What is American culture? There is no single answer to this question. The reason is because the United States of America is a diverse land. Covering more than 9.6 million square kilometers, the U.S. is home to more than 311 million people. While there are values that unite Americans, you will find that a large, urban area like Los Angeles, California has a very different culture and way of life than a small town like Oxford, Mississippi. When nearly three thousand miles separate people on the west coast from those on the east coast, there are sure to be differences! Continue reading for more cultural information what to expect when you arrive in the United States.
Be Prepared to Adjust:
- Research your location in the U.S. to get a feel for the culture, cost, and climate.
- Most people face culture shock upon arrival. This is normal!
- Allow time to adjust and miss family and friends.
- It is COLD in the winter and HOT in the summer! Learn more about the climate of where you will be living.
Culture Shock Advice:
- The program is what you make of it… Get involved! Ask your supervisors and peers about volunteer opportunities in the community.
- Be independent, but seek help if you need it.
- Keep a journal/diary/scrapbook of your memories. This will be something great to share with your family when you return to your home country. This could be hand written or online via a blog or social media.
- Reach out to fellow international participants via Facebook, Twitter or Instragram using #AAG! You can find information on local events here (link to interactive map page).
The J-1 Work/Travel program is a cultural exchange program. AAG highly encourages you to participate in as many cultural exchange opportunities as possible, below are just a few simple ideas to get you started. Throughout the course of your program AAG will provide you with opportunities and ideas for experiencing American culture.
- Try different types of American food.
- Celebrate a U.S. holiday.
- Participate in or watch a sport you have never played.
- Participate in community events.
- Volunteer in your community.
- Attend a local music event or art show.
- Listen to American music on the radio.
We have a lot of holidays and events in the U.S. that we want you to take advantage of and enjoy while you’re here!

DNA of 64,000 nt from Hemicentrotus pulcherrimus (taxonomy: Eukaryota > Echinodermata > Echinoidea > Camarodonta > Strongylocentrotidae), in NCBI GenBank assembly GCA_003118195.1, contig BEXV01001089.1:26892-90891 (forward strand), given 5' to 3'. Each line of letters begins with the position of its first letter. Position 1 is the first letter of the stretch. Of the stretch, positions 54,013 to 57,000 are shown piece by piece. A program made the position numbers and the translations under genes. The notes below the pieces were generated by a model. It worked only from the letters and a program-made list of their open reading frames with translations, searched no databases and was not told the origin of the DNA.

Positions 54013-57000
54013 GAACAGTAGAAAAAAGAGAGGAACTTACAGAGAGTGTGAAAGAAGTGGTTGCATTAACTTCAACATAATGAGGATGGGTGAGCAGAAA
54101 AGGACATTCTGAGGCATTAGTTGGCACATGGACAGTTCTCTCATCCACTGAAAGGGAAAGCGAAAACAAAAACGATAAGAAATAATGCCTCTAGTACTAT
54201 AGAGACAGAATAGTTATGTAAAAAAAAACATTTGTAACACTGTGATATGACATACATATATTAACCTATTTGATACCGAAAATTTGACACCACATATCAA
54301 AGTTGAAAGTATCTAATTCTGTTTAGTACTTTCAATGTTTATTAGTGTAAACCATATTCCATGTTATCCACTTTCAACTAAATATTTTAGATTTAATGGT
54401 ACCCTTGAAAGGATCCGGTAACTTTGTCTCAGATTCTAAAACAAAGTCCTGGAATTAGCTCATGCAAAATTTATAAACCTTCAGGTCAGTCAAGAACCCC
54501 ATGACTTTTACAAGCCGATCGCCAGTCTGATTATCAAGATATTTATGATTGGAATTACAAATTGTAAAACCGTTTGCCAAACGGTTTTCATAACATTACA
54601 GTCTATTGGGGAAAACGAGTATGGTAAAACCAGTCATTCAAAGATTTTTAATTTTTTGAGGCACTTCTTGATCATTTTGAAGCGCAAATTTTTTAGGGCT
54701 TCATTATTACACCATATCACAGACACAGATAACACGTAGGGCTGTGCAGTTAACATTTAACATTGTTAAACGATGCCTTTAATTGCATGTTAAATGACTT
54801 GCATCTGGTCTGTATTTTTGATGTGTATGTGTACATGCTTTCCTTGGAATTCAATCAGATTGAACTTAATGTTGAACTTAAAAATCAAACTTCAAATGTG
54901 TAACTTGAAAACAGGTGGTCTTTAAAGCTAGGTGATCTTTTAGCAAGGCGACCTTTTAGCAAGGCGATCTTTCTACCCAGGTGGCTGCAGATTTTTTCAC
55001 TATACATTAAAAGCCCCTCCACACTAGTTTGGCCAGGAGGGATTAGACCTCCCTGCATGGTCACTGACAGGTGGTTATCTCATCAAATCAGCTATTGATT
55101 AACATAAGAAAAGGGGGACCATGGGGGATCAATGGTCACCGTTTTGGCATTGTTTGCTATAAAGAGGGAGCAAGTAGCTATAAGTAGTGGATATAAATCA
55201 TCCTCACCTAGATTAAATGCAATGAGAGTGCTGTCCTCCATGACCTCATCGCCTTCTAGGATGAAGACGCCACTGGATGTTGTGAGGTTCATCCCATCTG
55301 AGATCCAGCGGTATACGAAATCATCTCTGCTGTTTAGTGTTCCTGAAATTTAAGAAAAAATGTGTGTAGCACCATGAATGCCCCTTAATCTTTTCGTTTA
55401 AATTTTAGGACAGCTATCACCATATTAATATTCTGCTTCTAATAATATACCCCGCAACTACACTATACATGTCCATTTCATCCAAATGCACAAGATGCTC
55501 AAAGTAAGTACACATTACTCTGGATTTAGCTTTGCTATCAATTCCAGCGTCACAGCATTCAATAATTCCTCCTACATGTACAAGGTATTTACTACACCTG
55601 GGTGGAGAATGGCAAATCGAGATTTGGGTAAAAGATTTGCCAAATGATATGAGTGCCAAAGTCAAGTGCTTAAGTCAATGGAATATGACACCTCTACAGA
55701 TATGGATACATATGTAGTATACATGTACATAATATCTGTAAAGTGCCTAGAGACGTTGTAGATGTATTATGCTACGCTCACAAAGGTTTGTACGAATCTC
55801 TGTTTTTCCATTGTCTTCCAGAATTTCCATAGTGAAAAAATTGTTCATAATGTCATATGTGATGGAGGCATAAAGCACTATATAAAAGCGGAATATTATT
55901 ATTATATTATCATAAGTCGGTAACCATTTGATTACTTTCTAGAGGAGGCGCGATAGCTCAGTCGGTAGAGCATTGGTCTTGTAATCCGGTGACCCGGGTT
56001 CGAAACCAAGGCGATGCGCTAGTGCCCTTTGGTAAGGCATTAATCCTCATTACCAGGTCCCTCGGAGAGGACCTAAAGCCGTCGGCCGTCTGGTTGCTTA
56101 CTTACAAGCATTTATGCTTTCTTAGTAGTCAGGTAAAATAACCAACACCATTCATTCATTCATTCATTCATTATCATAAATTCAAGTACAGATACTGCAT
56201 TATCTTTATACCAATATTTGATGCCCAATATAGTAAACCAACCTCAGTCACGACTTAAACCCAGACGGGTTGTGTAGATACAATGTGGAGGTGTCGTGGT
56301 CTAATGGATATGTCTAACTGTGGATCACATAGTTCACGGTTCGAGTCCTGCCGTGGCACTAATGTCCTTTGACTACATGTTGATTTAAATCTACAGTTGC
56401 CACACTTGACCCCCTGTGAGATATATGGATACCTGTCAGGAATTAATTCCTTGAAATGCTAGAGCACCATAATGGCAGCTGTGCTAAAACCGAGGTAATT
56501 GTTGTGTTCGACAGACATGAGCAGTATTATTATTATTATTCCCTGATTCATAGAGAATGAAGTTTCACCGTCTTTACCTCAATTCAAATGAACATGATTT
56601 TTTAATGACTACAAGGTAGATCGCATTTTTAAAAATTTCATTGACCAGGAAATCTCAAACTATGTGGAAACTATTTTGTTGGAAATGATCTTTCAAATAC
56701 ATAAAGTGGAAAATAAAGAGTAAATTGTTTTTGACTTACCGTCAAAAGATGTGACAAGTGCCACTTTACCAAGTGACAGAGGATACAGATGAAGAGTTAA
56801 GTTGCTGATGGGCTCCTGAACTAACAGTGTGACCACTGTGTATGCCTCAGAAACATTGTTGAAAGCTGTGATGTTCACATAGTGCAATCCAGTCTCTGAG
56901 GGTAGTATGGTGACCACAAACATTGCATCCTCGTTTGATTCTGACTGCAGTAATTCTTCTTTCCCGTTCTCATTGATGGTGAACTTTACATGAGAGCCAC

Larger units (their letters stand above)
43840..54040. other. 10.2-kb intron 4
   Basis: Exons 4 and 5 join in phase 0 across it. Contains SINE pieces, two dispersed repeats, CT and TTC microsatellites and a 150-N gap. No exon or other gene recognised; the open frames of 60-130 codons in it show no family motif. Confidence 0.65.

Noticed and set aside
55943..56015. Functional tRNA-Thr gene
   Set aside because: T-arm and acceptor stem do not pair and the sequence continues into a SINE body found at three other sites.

Labor Day Labor Day is the first Monday of September. This holiday honors the nation’s working people, typically with parades. For most Americans it marks the end of the summer vacation season and the start of the school year.
Columbus Day Columbus Day is a celebrated on the second Monday in October. The day commemorates October 12, 1492, when Italian navigator Christopher Columbus landed in the New World. The holiday was first proclaimed in 1937 by President Franklin D. Roosevelt.
Veterans Day Veterans Day is celebrated on November 11. This holiday was originally called Armistice Day and established to honor Americans who had served in World War I. It now honors veterans of all wars in which the U.S. has fought. Veterans’ organizations hold parades, and the president places a wreath on the Tomb of the Unknowns at Arlington National Cemetery in Virginia.
Thanksgiving Day Thanksgiving Day is celebrated on the fourth Thursday in November. In the fall of 1621, the Pilgrims held a three-day feast to celebrate a bountiful harvest. Many regard this event as the nation’s first Thanksgiving. The Thanksgiving feast became a national tradition and almost always includes some of the foods served at the first feast: roast turkey, cranberry sauce, potatoes, and pumpkin pie.
Christmas Day Christmas Day is a celebrated on December 25. Christmas is a Christian holiday marking the birth of the Christ Child. Decorating houses and yards with lights, putting up Christmas trees, giving gifts, and sending greeting cards have become holiday traditions even for many non-Christian Americans. Find tips to help celebrate.
Flag Day Flag Day, celebrated June 14, has been a presidentially proclaimed observance since 1916. Although Flag Day is not a federal holiday, Americans are encouraged to display the flag outside their homes and businesses on this day to honor the history and heritage the American flag represents.